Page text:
Life is a comic book
`In the larger context, Persepolis 2 is a look at how women live in the Islamic Republic of Iran... '
AS a teenager, Iranian writer Marjane Satrapi's questions were the same as most of her peers: Who am I and where do I belong?
Satrapi searches for answers to those questions in Persepolis 2: A Return, a unique memoir done entirely in comic book form (both the illustrations and the text are her own). She looks for identity and belonging, first in Vienna, Austria, where her liberal-minded parents send her in the hope of encouraging her to become the free thinker they believe she ought to be. There, she hangs out with a range of people, including a group of teenage punks, a gang of anarchists, a playwright and eight gay men with whom she shares a house.
Stranger in a strange land
But those nuggets of belonging are not enough to outweigh the burden of being a stranger in a strange land whether that be in the form of xenophobic comments from racist Austrians, finances that only allow for a diet of spaghetti, or through the nuances of western lifestyle, so starkly different from what she is used to. Despite cutting off her long, black hair, sticking a safety pin through her ears, reading Simone de Beauvoir and sampling a vast array of drugs, Satrapi finds herself unable to fit in in the West. She therefore heads back to Iran and the safety of her home, hoping the presence of her parents and her beloved grandmother will provide a greater anchor to her life.
But after the liberal existence she has led in the West, the rigidity of Teheran proves tough to handle for the outspoken Satrapi. It takes her a while to settle down to what's required of women in the Islamic Republic, and she keeps getting into skirmishes with authority. After numerous experiences (including both falling in and out of love), Satrapi decides to return to the West but only after figuring out that belonging is something complex, made up of bits and pieces of everywhere and everything, and it takes age and maturity to develop both identity and self-confidence.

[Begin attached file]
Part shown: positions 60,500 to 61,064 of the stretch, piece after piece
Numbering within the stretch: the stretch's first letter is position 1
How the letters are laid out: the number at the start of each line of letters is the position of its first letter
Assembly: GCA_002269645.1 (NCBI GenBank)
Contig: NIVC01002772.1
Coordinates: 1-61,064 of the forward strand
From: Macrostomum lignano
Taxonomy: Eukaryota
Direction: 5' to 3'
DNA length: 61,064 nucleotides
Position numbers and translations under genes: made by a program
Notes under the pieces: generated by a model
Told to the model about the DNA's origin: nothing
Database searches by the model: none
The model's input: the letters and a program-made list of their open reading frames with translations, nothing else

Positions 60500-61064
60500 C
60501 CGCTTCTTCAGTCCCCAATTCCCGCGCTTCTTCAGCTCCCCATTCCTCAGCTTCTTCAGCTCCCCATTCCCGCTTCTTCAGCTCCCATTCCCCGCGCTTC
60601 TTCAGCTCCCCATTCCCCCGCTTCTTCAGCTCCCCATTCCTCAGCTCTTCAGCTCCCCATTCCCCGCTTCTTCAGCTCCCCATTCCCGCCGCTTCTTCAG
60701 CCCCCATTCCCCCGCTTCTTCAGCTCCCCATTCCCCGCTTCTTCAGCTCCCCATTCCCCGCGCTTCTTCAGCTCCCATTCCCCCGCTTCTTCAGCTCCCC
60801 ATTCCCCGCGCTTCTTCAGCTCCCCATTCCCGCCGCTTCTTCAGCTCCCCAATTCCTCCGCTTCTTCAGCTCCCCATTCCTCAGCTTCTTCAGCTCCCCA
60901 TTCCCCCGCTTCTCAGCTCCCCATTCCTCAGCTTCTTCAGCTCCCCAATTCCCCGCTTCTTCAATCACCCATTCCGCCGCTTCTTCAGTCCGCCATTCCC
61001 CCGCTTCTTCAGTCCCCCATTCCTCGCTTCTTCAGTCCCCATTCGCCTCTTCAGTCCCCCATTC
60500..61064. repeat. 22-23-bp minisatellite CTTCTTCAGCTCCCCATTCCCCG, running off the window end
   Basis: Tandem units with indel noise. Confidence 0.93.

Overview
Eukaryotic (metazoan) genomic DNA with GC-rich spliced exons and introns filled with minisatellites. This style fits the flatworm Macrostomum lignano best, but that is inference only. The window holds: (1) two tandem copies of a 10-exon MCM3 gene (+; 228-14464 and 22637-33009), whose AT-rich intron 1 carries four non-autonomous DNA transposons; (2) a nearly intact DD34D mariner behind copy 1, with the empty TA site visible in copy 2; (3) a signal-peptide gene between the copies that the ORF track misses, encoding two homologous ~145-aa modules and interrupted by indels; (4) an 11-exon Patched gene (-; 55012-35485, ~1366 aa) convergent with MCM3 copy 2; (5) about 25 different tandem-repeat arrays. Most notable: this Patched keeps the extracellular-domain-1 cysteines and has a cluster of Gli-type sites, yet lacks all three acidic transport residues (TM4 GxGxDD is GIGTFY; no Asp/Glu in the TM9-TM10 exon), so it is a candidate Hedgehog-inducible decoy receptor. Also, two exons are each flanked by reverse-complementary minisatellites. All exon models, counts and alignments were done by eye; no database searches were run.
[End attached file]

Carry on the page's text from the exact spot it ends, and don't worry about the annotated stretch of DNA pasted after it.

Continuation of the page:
Women in Iran
In the larger context, Persepolis 2 published a year after Persepolis, Satrapi's account of her Iranian childhood is a look at how women live in the Islamic Republic of Iran, and the way in which a fundamentalist regime can constrict freedom of action, expression and thought to such an extent that upon leaving home, women are more likely to ask themselves whether their veils are in place, or whether they can get by with wearing lipstick, than to wonder what happened to their freedom of speech.
The book comes on the heels of another commentary on the status of women in Islamic Iran, Azar Nafisi's Reading Lolita in Teheran, a memoir of the clandestine English literature classes the author held in her home during the darkest days of the Islamic Republic. Nafisi recounts the experiences of seven women as they discover themselves through the works of such writers as Vladimir Nabokov, Henry James and Jane Austen, and is an ode to the transformative and liberating power of fiction.
Nafisi's work has been highly acclaimed, yet Satrapi's memoir is an easier read and far more light-hearted. It is also noteworthy because it is as much a critique of the freedom and the limitless choices of lifestyles afforded by Western nations, as it is an expose of repression in Iran. The more ridiculous aspects of both Iran and the West are even more apparent because they're illustrated through cartoons. Actually seeing policemen on the streets of Teheran chiding Satrapi for running after a bus because her shaking rear end is "tempting" men can only make one laugh, as do drawings of teenage Austrian "anarchists" in underground hideouts. In the same manner, Satrapi also illustrates the more positive facets of both Western and traditional lifestyles, and those cartoons leave one feeling warm because they illustrate the love she receives from people in both worlds.
Overall, Satrapi's memoir shows that no matter where one might be, the teenage years are among the most difficult stages of life. Barring the more serious political and social commentaries of her work, she shows those years to be both tragic and amusing, and makes us realise that in retrospect, life, like a comic book, need not always be taken too seriously.
Persepolis 2: The Story of a Return, Marjane Satrapi, Pantheon, 2004, p.192, hardback, Pounds 17.95.
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